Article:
DevSecOps and the Software Supply Chain

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Steve Lipner is executive director of SAFECode, a global nonprofit organization formed in 2007 to identify and promote best practices for developing and delivering more secure and reliable software, hardware and services. Prior to that, Mr. Lipner was behind Microsoft’s drive for the Security Development Lifecycle (SDL) and Trustworthy Computing initiatives.


The recent and highly-sophisticated SolarWinds attack renewed attention to the growing risks in the software supply chain. These types of attacks are usually state-sponsored and they usually succeed because they abuse the trust between software vendors and their customers along the supply chain. In this case (as in 27% of cases according to a SecurityBouleveard survey), the attackers inserted malicious code into the update builds of the trusted vendor.

This supply chain attack invalidated the trusted code-signing certificates that attest to the integrity of the code being pushed out to the supply chain. Supply chain attacks can also exploit code-level errors such as overflows or poison open-source components used to build the application. Even developer tools are under attack, according to the SecurityBoulevard survey.

In this interview, we ask SAFECode executive director and Microsoft veteran Steve Lipner about the role developers play in protecting the supply chain and how they can protect their products from being subject to these types of attacks.

What is a Supply Chain?

In his article, “Untangling Supply Chain Security,” Lipner defines the computing supply chain as all of the organizations (software and hardware) that contribute to a computing product. He writes, “The supply chain includes the manufacturer of the computer that’s delivered to the loading dock as well as the organizations that create the software that comes pre-loaded on the computer, and the suppliers of parts and subsystems that the manufacturer builds into the finished computer system.”

Who’s Responsible?

The first thing, he says, is that security of the supply chain itself is not solely the developer’s problem to solve. The developer’s role is to develop code free from bugs and design issues that can be exploited to undermine the trust of their applications and updates. Securing the computing environment where builds, programs and updates are under development rests with the enterprise IT security and operations departments who must collaborate with the development team to prevent unauthorized access to those systems.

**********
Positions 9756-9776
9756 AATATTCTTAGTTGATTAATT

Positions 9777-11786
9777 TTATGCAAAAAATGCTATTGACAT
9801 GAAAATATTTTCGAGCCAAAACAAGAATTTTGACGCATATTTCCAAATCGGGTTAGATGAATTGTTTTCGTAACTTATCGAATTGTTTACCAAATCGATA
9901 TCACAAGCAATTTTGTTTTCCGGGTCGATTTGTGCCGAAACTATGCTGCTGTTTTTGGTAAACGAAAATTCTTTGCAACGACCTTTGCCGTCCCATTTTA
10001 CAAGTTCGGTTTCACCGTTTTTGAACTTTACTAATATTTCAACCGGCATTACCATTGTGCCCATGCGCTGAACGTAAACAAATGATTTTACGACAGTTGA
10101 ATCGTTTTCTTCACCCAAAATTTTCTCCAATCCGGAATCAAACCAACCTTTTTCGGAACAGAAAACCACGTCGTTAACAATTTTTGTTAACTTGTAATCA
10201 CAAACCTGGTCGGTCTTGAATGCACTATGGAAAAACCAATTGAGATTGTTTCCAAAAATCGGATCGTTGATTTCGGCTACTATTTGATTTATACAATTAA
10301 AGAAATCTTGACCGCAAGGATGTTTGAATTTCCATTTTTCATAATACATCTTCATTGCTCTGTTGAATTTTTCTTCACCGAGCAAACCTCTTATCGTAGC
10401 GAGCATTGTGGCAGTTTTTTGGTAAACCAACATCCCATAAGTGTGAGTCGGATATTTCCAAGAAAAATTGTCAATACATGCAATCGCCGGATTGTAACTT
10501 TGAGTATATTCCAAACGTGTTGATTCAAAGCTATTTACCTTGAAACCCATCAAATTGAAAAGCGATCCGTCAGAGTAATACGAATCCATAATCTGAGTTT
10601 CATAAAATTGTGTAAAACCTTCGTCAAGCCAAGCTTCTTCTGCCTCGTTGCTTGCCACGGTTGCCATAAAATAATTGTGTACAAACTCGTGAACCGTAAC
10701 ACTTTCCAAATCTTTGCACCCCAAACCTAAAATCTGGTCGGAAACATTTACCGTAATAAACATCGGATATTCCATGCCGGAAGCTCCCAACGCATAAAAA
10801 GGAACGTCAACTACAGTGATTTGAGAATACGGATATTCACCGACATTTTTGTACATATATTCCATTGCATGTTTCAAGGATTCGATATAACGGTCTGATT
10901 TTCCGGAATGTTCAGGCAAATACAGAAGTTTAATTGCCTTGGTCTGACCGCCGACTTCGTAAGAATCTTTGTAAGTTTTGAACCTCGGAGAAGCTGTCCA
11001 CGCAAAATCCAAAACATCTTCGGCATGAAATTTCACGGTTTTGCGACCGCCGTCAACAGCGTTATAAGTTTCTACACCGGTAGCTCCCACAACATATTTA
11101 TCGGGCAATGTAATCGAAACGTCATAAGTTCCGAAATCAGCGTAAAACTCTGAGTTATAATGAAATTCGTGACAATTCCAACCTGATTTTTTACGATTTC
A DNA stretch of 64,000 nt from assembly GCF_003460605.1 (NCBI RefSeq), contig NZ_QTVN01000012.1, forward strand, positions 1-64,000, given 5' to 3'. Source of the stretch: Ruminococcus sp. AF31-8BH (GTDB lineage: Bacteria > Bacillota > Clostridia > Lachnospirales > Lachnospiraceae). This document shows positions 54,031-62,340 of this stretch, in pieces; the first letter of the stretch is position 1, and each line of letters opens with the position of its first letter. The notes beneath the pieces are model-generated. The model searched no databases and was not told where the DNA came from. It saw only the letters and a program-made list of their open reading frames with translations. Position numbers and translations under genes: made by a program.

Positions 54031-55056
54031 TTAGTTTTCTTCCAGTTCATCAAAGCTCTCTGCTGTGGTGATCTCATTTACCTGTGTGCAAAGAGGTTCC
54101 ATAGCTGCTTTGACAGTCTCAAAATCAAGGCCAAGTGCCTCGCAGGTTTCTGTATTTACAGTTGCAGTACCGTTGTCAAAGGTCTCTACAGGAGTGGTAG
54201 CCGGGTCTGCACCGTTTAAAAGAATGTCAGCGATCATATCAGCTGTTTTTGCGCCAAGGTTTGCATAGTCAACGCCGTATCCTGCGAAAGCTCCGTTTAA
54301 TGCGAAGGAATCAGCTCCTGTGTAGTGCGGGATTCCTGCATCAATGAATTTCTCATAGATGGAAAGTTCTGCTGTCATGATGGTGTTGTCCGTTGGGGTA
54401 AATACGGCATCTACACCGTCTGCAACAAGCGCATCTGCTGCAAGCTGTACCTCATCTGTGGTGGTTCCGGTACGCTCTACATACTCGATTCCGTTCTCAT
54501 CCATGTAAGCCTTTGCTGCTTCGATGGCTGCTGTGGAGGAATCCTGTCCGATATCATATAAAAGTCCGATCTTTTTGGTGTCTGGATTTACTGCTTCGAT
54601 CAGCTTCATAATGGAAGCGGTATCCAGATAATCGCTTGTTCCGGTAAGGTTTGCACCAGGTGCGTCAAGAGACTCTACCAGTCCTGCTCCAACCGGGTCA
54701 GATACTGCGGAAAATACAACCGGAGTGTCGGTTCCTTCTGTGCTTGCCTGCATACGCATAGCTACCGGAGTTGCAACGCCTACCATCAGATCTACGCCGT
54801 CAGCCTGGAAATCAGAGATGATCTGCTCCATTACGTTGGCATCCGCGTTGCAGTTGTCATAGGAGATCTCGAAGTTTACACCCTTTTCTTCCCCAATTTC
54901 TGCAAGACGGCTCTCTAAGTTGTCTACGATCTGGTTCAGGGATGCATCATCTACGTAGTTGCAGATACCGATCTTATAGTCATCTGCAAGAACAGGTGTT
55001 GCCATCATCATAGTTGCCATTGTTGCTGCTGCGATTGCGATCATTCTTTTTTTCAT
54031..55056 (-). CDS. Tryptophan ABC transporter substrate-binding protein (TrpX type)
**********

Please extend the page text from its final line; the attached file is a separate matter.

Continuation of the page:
What’s Your Advice to Developers?

“On a high level, developers need to follow a secure design approach, understand what the threats are, and have plans for mitigating them. If you are not already following these practices, clean up your own house and team,” he advises. “Fundamentally, development teams need to be onboard, trained, equipped and motivated to do secure development (sometimes referred to as DevSecOps). The design approach should include basic coding standards that help developers avoid building apps with exploitable bugs and operational vulnerabilities.”

Pro Tip: Sourcecode analysis and workflow management can be automated through source code analysis tools, including static and binary analysis tools that are developer-focused.

More difficult is inspecting third party components, including open source, for bugs that can be exploited by supply chain attackers.

Pro Tip: Check out Google’s new Open Source Vulnerability (OSV) website to find, classify and repair bugs faster.

“You have to also affirm trust with the external organizations and individuals that you’re relying on to build and maintain their parts in the supply chain. You need confidence that the external developer exercises control over its code repositories and build environment and confirmation that you are receiving what the supplier intended, usually through code signatures,” he continues. “Map code dependencies and assess risk of those components, including updates and changes.”

Pro Tips: Read SAFECode’s paper on how to identify, assess and manage the security risks associated with third-party components. Also check out GrammaTech’s Automated Software Engineering Library to enhance development with secure, tested components.

“Developing in safe languages and with trusted frameworks are also important. For example, take special care when developing software in C and C++, which are almost optimized to create buffer overrun vulnerabilities and other errors that result in exploitable risks,” he adds.

Pro Tip: If you must use C languages, here are some best practices from GrammaTech.

How Do You Ensure Product Integrity?

“The rules about secure development and protecting the integrity of your product and the way it’s delivered apply to everybody in the supply chain. That means assuring the software that you’re building through secure development. It also means protecting your libraries, source code, repositories, and build systems from external attacks, such as malicious tampering (making it do things you didn’t want it to) or counterfeiting (replacing components with malicious ones).”

In an ideal world, development and IT security would work together to achieve both objectives.

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